Apart from that the community is now aware that “Safisha Ghala” (Clean warehouse) is a stupid thing. Before the training, life was very bad for women and girls, as women were not aware on their rights, women were abandoned and left with no resources or anything especially after the cashew-nut harvesting season while girls were forced to stay at home for domestic work or being married without their consent.


  ActionAid Tanzania has started engaging with women and girls as well as undertaking advocacy dialogue for raising awareness on children’s education rights, gender- based violence against women and girls. Gender equality  situation was very bad, pregnancy cases were very high, students drop out in secondary schools was very high and family separation was also very high,”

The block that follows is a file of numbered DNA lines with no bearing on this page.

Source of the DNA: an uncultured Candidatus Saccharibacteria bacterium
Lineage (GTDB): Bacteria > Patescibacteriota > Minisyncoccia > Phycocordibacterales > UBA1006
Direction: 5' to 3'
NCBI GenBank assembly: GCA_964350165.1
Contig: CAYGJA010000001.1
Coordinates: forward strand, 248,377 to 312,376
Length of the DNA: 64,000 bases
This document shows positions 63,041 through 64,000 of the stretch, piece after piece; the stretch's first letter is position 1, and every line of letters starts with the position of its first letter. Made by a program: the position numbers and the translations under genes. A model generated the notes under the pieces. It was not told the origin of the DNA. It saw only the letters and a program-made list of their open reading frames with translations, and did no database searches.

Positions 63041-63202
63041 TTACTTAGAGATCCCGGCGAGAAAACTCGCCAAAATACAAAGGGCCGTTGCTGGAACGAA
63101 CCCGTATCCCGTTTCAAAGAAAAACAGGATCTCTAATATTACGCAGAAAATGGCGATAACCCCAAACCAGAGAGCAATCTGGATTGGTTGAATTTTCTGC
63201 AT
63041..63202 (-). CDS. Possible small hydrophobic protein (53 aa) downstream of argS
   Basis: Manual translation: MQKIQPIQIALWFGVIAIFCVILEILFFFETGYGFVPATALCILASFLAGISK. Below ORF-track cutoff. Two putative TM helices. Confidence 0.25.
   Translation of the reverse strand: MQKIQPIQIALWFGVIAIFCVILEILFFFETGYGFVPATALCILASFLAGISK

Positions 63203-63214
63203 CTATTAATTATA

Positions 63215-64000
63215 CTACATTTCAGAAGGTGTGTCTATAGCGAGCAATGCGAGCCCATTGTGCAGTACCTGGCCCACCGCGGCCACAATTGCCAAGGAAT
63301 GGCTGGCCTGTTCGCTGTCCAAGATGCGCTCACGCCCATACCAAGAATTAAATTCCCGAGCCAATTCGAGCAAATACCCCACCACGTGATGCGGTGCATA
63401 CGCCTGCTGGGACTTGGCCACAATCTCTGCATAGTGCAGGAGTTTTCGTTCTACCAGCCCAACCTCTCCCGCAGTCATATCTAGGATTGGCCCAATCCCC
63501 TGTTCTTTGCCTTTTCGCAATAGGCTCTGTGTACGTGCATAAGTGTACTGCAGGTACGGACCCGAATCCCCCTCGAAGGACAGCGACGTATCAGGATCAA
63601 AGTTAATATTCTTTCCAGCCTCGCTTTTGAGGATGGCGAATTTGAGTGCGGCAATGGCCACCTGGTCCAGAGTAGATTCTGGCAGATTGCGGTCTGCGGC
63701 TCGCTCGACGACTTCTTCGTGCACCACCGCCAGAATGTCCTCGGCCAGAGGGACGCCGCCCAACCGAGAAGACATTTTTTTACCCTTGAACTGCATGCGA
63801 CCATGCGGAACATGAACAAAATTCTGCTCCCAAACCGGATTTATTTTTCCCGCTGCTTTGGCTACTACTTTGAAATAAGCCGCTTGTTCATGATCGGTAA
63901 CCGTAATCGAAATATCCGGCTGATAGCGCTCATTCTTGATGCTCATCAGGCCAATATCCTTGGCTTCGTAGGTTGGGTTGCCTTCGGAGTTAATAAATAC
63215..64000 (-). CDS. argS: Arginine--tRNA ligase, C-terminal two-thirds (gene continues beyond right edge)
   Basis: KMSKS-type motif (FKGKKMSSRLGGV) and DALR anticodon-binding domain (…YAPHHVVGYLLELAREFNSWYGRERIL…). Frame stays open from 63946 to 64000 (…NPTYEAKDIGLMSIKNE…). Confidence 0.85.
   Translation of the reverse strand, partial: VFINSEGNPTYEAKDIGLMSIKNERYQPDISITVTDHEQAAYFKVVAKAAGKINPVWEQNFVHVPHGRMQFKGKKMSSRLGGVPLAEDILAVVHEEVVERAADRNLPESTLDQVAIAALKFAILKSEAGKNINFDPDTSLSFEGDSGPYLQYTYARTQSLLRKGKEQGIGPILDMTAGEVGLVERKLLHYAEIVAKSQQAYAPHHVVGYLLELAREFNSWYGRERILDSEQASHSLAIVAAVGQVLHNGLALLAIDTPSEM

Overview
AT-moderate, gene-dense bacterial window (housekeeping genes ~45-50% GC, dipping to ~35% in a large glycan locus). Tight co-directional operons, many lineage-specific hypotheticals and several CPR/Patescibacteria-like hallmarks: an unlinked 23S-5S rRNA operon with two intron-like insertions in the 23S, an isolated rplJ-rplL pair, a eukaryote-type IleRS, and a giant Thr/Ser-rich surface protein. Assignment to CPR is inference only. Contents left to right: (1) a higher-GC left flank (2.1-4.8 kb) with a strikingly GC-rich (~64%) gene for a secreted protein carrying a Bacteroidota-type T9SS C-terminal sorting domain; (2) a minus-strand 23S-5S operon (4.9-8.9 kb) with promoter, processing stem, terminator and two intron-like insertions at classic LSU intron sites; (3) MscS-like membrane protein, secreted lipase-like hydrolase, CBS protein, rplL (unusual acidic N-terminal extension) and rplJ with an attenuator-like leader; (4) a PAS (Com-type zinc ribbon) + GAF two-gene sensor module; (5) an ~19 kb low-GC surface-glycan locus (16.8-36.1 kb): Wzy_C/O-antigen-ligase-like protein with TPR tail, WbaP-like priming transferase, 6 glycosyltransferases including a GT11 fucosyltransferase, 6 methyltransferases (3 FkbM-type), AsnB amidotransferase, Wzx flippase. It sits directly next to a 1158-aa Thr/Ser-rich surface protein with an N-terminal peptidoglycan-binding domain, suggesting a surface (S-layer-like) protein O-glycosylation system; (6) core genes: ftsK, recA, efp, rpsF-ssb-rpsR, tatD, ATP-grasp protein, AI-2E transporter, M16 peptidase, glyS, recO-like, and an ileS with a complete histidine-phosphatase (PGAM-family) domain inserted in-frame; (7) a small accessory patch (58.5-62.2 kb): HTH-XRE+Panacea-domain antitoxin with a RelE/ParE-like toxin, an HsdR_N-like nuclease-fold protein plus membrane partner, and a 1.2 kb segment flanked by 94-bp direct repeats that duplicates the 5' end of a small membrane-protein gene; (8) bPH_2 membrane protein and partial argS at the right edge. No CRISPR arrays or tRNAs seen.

she said.


“As district authorities we are very glad for what has been done for women because family separation (divorce has declined) because both women and men are aware of the effect of Gender-Based Violence (GBV) and education for girls,” she says.


Awareness training was conducted free of charge to the communities by Social Development Department of Tandahimba District Council in collaboration with ActionAid Tanzania.


Highlighting on how Tandahimba district has managed to bring positive changes to the community, she says, they normally use village meetings to create awareness on GBV and other issues relating to gender equality or sometimes they use the District Commissioner’s villages meetings when he visits them to listen the challenges they have and what they need.